A federal judge will hear arguments Wednesday in a high-stakes court case that could threaten access to medication abortion and blunt the authority of U.S. drug regulators.
Judge Matthew Kacsmaryk of Texas is weighing a lawsuit from Christian conservatives aimed at overturning the Food and Drug Administration’s more than two-decade-old approval of the abortion pill mifepristone. The drug, when used with a second pill, has become the most common method of abortion in the United States.
There is essentially no precedent for a lone judge overruling the decisions of the FDA. And legal experts have warned of far-reaching consequences if judges begin second-guessing scientific FDA decisions on drug safety and effectiveness.
Wednesday’s hearing is the first in the case, which is being intensely tracked by groups on both sides of the abortion issue after last year’s reversal of Roe v. Wade. However, there was little advance notice of the high-profile session, which only appeared on the public online docket late Monday after news reports raised concerns about a lack of transparency in the proceedings.
Mr. Kacsmaryk told attorneys in the case Friday that he would delay the filing to minimize threats and possible protests, a development first reported by The Washington Post. He also asked the lawyers not to disclose the date of the hearing, according to a transcript of the meeting released Tuesday.
Such actions by a judge are highly unusual because court proceedings are almost always open to the public and transparency is an underlying assumption of the American judicial system.
Mr. Kacsmaryk, appointed by President Donald Trump, formerly worked as an attorney for a Christian legal group and has written critically of laws allowing abortion. Supporters of abortion rights say conservatives are steering cases to his courtroom because they believe he will rule in their favor.
On Wednesday, Mr. Kacsmaryk will hear arguments in Amarillo from the Alliance for Defending Freedom – which filed its lawsuit on behalf of several anti-abortion groups and physicians – as well as federal attorneys representing the FDA. The drug’s manufacturer, Danco Laboratories, is also a party in the case and is set to argue for keeping its pill available.
The Alliance is seeking an injunction that would force the FDA to revoke its approval of mifepristone. But it’s unclear how quickly that could happen or what the process would entail. The FDA has its own procedures for revoking drug approvals that involve public hearings and scientific deliberations, which can take months or years.
If Mr. Kacsmaryk rules against the FDA, federal attorneys are expected to swiftly appeal the decision and seek an emergency stay to stop it from taking effect while the case proceeds.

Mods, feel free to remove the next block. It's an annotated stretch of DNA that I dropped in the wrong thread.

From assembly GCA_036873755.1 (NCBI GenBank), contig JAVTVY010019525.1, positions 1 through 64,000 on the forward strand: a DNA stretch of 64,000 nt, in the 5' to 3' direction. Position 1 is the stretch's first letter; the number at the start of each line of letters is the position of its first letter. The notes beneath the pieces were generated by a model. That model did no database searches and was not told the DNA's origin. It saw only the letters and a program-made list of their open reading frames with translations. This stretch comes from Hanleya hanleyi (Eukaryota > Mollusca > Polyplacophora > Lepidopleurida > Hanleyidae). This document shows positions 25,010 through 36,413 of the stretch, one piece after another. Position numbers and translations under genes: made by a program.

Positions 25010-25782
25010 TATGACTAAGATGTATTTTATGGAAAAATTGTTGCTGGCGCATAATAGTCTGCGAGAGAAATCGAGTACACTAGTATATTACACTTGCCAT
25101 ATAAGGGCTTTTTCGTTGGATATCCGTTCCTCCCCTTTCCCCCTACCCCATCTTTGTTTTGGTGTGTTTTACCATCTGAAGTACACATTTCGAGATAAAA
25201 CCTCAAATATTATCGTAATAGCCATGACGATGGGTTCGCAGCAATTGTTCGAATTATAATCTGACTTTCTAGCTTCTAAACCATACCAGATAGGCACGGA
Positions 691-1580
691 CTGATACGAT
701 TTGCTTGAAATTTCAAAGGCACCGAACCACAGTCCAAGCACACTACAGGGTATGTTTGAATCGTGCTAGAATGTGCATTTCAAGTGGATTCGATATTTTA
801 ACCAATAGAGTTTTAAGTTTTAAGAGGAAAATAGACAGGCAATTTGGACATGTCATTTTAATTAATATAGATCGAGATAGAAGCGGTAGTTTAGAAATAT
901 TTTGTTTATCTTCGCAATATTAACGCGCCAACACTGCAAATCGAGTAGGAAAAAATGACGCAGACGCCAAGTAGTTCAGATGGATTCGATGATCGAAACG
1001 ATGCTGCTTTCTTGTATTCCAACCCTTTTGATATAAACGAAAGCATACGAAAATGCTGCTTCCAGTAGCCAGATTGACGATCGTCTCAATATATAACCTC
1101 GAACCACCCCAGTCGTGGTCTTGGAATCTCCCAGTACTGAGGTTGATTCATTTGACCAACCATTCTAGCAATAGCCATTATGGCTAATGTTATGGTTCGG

Mifepristone is part of a two-drug regimen that has been the standard for medication abortion in the U.S. since 2000. If mifepristone is sidelined, clinics and doctors that prescribe the combination say they plan to switch to using only the second drug, misoprostol. That single-drug approach is slightly less effective at ending pregnancies, although it is widely used in countries where mifepristone is illegal or unavailable.
The Texas lawsuit alleges that the FDA’s approval of mifepristone in 2000 was flawed for several reasons, including an inadequate review of the pill’s safety risks. The suit also challenges several later FDA decisions that loosened restrictions on the pill, including eliminating a requirement that women pick it up in person.
Lawyers for the FDA have pointed out that serious side effects with mifepristone are rare and the agency has repeatedly affirmed the drug’s safety by reviewing subsequent studies and data. Pulling the drug more than 20 years after approval would be “extraordinary and unprecedented,” the government stated in its legal response.
Typically, the FDA’s authority to regulate prescription drugs has gone unchallenged. But more than a dozen states now have laws restricting abortion broadly – and the pills specifically – following last year’s Supreme Court decision overturning Roe v. Wade.
Lawsuits challenging state restrictions, including those in North Carolina and West Virginia, are progressing separately and are expected to continue for years.
This story was reported by The Associated Press. Matthew Perrone reported from Washington. The Associated Press Health and Science Department receives support from the Howard Hughes Medical Institute’s Science and Educational Media Group. The AP is solely responsible for all content.